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I was as skeptical and pessimistic as anyone when this film was announced. I'm a big fan of Spider-Man and Sam Raimi's movies (the third film wasn't great, admittedly) and I felt that the prospect of this reboot was a bit disrespectful. I got more excited about this film once seeing the early trailers online, then really excited seeing the trailer in 3D at the cinema. I'm so glad my misgivings were proven unfounded, because "The Amazing Spider-Man" is a damn good film.
It has the right amount of humour and emotion, plus a lot web-swinging and wall-crawling, something that warms this old Spidey fan's heart. The action sequences were exciting and well executed, though some may say a little short. The 3D was unobtrusive and appropriately applied.
Andrew Garfield and Emma Stone were well cast and their onscreen chemistry shone through. The rest of the cast were great. I particularly liked Martin Sheen and Sally Fields as Uncle Ben and Aunt May.
I'm so happy with this film and I have confidence in this series' future.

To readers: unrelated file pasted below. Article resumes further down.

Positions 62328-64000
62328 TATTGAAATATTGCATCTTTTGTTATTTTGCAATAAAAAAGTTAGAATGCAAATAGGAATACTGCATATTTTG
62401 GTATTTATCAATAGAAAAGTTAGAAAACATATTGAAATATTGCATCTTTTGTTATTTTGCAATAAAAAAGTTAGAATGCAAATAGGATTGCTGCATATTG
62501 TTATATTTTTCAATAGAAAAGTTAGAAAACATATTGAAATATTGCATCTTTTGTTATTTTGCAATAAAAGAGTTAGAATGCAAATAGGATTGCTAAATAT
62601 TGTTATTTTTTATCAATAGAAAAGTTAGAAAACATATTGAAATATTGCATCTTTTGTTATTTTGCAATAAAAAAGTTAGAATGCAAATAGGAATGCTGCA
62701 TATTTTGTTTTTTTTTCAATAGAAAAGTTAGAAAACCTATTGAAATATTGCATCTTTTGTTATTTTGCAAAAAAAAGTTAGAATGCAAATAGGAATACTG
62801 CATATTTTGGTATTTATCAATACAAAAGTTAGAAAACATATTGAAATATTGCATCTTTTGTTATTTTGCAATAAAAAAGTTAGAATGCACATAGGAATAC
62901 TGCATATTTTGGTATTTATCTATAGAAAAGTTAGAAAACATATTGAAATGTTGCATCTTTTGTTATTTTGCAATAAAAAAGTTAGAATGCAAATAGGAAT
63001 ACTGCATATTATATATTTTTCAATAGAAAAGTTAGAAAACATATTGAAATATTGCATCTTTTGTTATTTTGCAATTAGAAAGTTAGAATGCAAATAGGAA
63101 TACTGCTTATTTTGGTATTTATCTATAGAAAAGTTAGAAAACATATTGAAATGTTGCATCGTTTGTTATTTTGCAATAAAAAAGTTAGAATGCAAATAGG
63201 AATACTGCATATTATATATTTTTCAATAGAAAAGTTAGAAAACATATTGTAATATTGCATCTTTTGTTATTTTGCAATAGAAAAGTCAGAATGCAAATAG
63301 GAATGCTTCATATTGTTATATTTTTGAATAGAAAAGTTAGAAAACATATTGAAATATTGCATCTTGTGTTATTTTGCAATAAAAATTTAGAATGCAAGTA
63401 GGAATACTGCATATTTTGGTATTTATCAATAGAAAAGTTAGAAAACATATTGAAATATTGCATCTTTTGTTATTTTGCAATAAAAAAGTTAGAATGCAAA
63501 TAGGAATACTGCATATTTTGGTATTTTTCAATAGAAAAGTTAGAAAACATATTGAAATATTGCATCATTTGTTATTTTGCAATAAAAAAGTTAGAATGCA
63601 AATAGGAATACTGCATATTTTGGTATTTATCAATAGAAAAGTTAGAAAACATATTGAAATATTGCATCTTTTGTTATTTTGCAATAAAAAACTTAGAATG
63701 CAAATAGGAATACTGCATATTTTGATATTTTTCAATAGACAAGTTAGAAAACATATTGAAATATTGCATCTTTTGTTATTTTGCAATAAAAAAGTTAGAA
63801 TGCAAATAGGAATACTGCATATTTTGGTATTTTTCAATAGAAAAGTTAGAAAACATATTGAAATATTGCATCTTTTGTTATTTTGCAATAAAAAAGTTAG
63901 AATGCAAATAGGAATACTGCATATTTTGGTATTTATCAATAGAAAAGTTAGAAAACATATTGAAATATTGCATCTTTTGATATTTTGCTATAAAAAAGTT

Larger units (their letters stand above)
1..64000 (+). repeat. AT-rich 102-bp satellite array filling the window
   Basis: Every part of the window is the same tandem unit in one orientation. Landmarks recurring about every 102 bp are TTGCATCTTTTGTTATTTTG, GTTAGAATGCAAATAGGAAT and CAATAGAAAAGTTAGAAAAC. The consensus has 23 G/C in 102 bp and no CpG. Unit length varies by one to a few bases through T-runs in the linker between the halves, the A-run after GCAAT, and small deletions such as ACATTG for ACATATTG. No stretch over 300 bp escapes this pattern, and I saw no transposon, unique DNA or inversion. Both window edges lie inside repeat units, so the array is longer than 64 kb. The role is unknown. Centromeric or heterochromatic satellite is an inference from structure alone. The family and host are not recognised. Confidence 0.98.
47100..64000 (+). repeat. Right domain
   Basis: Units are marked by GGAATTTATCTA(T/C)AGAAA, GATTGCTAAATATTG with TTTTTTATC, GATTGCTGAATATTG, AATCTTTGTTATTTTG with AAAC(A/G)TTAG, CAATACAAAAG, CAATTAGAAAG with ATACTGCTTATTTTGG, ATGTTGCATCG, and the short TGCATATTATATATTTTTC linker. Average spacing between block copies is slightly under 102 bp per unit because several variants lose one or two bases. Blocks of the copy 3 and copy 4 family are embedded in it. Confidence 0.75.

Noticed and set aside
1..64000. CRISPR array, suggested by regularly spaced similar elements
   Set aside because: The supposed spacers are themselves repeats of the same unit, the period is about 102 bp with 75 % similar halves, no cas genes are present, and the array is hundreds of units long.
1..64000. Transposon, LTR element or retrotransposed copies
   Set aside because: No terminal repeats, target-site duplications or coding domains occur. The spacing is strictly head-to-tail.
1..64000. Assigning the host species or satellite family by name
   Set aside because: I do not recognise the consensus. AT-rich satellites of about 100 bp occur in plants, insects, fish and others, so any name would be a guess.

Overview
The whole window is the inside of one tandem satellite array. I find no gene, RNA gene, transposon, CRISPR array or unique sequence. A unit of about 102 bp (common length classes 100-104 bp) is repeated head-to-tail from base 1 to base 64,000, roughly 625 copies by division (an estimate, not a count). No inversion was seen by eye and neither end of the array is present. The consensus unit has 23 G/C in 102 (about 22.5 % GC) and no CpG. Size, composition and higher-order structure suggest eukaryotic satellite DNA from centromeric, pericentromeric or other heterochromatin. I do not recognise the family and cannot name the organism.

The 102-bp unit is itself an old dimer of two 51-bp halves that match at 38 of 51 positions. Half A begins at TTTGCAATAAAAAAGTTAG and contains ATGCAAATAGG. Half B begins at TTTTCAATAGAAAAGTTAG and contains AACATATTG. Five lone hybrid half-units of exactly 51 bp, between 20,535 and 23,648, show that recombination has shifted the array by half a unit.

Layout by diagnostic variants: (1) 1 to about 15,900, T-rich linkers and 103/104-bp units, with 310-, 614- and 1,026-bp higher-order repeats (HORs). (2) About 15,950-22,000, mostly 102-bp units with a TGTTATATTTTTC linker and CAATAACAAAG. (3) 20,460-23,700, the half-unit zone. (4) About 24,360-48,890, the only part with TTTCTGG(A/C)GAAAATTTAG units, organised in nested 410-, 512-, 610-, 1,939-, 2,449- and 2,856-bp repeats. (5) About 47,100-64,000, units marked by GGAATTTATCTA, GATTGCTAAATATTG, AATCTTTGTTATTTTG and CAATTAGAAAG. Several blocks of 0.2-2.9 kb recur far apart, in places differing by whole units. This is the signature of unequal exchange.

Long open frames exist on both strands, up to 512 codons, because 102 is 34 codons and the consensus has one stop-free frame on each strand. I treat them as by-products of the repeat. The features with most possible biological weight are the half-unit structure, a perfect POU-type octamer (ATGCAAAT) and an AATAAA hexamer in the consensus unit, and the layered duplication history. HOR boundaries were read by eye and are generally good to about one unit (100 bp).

The Greatest Love Story Ever Told... with Cannibalism. Cannibal is a dramatisation of the real-life events surrounding the two German men, Armin Meiwes and Bernd Brandes. Armin Meiwes became known as "Der Metzgermeister" (The Master Butcher), because in March of 2001, he had contacted, Bernd Brandes, over the Internet and arranged for him to come over for dinner... literally. I wont go into the gory and depraved details, because the last thing I would want to do is to ruin the movie for you and deprive you the pleasure / horror of finding out for yourself by watching it unfold in front of you. The film begins with a fairy tale, a mother reading "Hansel and Gretel" to a young boy. Filmed with a part Documentary part Art-House eye, with minimal, next to no dialog, the entire film has an otherworldly fairy-tale feel to it. And that feeling is facilitated and enhanced by the, almost Avant-garde, soundtrack. A mixture of score and sound-effects, it is really quite effective. The dialog itself is short and simplistic, almost comical, and the characters are never identified. The credits list the two main characters simply as "The Cannibal" and "The Flesh", but again this serves only to heighten the hyperreality that this film conveys. In terms of the cinematography, what you are shown on screen is both everything and nothing. By this I mean that sometimes you are given full view of what is taking place and at other times you are given mere inferences and suggestions. Again, this juxtaposition of styles puts you off balance and never lets you settle down, which is a good thing. You shouldn't settle down and accept that you are watching a movie, you are constantly being asked questions about what is normal and what is perverted. The Cannibal and The Flesh are driven by deep-seated sexual desire to consume and to be consumed. The Cannibal wants to make The Flesh a part of him and The Flesh wishes to be inside The Cannibal. In their eyes there is no victim, both are complicit in this base act. Make no mistake, that this film is less about cannibalism and evil, per se, but about sexual compulsion and desire. And if you are easily offended and cannot handle full-frontal male nudity and homosexual themes, then either grow up or just don't watch this film, because there's plenty of tackle-work in Cannibal. Cannibal makes The Texas Chain Saw Massacre and Last House on the Left look like Lassie Come Home and Little House on the Prairie. I don't think I've been so impressed by a film in a long, long time than what I have been with Cannibal. It won't be to everyone's liking, it won't be easy to watch, but it will confront you, punch you square in the face and give you a bloody nose. You'll either come away from the confrontation impressed by the audacity or disgusted by the temerity. Highly Recommended.